Churchill did have an aston­ish­ing capac­i­ty, and most his­to­ri­ans grant him a decid­ed pref­er­ence for lubri­ca­tion. But Lock­hart is no more reli­able than oth­ers from Alan Brooke to Bessie Brad­dock, who attrib­uted to alco­hol a Churchill who worked and harangued 18 hours a day and was often exhaust­ed…. Yet appar­ent­ly not drunk enough to debate Empire Free Trade—or to spark Lockhart’s imagination.

A: On books

Com­par­ing Churchill’s books to The Queen’s Speech­es at the State Open­ing of Par­lia­ment is not only irrel­e­vant but dis­re­spect­ful to Her Late Majesty. Sov­er­eigns have read speech­es pre­pared by the gov­ern­ment since 1852. Churchill wrote large por­tions of his ear­ly works in long­hand (e.g. The Riv­er War, The World Cri­sis), researched Marl­bor­ough with the help of one assis­tant and A His­to­ry of the Eng­lish-Speak­ing Peo­ples with a hand­ful. Dr. David Reynolds estab­lished that, while the far more com­plex Sec­ond World War employed a team of researchers, WSC signed off on every word, drove his pub­lish­ers to apoplexy with proof revi­sions, and con­tin­ued to make tex­tu­al cor­rec­tions to lat­er edi­tions through 1956. Not bad for an 80-year-old drunk.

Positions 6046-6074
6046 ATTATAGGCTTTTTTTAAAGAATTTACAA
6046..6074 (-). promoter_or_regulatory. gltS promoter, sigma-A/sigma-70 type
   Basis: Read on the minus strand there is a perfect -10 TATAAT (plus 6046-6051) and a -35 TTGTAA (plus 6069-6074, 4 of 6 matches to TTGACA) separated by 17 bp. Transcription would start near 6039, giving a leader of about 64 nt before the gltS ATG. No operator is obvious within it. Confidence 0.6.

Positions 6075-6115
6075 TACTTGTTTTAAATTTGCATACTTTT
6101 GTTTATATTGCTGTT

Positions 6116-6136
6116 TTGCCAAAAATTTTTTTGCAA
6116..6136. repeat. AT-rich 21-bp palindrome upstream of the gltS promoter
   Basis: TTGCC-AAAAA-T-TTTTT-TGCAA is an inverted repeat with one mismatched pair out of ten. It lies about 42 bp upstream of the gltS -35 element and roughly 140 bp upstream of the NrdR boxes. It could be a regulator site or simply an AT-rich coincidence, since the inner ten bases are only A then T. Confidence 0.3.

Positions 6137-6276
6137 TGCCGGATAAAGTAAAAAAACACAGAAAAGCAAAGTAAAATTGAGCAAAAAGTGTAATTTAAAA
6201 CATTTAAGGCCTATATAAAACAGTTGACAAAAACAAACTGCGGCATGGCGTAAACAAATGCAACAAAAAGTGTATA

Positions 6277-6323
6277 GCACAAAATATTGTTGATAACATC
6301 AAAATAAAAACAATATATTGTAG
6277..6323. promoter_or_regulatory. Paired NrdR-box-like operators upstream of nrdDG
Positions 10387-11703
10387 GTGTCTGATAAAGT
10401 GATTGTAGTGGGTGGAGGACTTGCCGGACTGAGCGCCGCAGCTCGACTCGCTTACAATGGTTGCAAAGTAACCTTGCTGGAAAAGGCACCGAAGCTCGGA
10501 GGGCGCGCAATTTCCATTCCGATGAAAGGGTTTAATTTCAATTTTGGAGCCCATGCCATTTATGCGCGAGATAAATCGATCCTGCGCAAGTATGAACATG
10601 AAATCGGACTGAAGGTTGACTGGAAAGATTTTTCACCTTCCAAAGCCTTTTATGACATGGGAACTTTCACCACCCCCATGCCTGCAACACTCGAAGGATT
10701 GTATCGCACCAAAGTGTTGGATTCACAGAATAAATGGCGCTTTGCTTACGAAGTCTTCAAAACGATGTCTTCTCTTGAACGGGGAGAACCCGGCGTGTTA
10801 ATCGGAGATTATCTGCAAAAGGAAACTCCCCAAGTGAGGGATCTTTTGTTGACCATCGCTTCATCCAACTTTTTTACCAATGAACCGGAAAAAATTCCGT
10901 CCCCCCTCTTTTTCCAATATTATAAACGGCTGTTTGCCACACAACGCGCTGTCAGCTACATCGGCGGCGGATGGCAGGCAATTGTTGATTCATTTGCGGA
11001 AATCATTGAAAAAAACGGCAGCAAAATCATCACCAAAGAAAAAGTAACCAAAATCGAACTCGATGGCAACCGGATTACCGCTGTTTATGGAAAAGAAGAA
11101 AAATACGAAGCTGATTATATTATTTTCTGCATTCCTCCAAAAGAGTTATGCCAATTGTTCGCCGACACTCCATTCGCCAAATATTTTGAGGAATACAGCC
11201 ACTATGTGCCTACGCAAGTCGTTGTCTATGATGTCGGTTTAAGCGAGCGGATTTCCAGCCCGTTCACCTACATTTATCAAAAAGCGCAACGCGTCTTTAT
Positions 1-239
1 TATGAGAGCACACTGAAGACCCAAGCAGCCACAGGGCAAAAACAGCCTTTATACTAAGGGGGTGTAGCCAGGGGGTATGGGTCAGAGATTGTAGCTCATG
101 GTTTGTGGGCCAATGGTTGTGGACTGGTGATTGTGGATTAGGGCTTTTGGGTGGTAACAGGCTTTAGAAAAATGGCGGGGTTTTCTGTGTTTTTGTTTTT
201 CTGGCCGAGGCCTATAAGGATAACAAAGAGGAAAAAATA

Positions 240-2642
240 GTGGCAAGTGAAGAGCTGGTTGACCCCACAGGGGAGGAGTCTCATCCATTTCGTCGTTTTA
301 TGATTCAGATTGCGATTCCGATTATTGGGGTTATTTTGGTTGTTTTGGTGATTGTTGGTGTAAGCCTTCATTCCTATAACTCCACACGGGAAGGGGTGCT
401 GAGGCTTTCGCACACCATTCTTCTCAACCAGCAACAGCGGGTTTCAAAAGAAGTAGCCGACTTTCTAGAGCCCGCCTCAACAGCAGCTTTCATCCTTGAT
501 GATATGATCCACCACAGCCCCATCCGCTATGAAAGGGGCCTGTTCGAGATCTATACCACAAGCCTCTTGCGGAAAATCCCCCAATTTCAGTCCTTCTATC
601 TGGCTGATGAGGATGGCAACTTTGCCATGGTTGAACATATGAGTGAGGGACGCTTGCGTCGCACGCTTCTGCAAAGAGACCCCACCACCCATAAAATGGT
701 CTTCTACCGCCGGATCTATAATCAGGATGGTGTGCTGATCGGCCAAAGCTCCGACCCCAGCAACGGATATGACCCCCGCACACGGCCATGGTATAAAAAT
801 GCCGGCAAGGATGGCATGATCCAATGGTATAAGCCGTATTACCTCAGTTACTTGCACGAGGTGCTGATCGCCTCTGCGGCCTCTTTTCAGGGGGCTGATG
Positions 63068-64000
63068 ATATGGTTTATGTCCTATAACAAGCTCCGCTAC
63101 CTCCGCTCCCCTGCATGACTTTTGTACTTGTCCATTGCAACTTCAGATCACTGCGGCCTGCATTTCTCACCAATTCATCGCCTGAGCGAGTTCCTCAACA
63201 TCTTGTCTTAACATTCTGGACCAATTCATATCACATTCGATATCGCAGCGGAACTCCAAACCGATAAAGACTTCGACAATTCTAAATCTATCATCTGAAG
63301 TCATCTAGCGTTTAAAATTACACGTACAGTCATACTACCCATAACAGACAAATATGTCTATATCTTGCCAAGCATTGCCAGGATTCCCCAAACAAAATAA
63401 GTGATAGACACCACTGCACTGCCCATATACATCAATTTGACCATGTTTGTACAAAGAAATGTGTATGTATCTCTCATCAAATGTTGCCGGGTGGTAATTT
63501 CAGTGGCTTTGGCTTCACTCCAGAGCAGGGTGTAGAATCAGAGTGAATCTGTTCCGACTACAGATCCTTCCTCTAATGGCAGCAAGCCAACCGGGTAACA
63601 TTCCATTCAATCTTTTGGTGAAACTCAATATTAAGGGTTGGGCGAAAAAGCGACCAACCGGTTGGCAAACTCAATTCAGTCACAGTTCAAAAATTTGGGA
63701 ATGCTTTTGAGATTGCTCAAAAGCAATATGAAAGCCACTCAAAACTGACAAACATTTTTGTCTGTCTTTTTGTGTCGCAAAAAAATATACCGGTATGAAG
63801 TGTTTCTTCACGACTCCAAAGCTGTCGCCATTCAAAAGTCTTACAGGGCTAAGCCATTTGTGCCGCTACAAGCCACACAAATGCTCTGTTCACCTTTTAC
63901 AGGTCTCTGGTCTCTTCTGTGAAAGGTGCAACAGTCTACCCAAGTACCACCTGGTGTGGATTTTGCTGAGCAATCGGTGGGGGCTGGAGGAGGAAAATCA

As to the length of his vol­umes, Churchill also put out abridged and cheap edi­tions for those unable to digest the com­plete text. Giv­en your prob­lem with length, we cor­dial­ly rec­om­mend his one-vol­ume abridgments.


Booze is the only answer: further reading

“Was Churchill an Alco­holic?” (2009)

“The Alco­hol Ques­tion (Again)? (2011)

“Memo to Peg­gy Noo­nan and the WSJ: Churchill as Not a Drunk”  (2018)

“Drunk and Ugly: The Peren­ni­al Ques­tion,” (2022)

Michael McMe­namin, “The Myth of Churchill and Alco­hol,” (2018)

One thought on “Churchill the Drunk. Or: Fasten Seatbelts on Bar Stools

  1. Churchill’s views on alco­hol changed with age
    “ A sin­gle glass of cham­pagne imparts a feel­ing of exhil­a­ra­tion. The nerves are braced; the imag­i­na­tion is agree­ably stirred; the wits become more nim­ble. A bot­tle pro­duces a con­trary effect. Excess caus­es a comatose insen­si­bil­i­ty. So it is with war; and the qual­i­ty of both is best dis­cov­ered by sipping.”
    I have been brought and trained to have the utmost con­tempt for peo­ple who got drunk— except on very excep­tion­al occa­sions and a few anniversaries.”
    “I could not live long with­out cham­pagne. In vic­to­ry I deserve it. In defeat I need it.”

    But none of those state­ments con­tra­dicts the oth­ers. -RML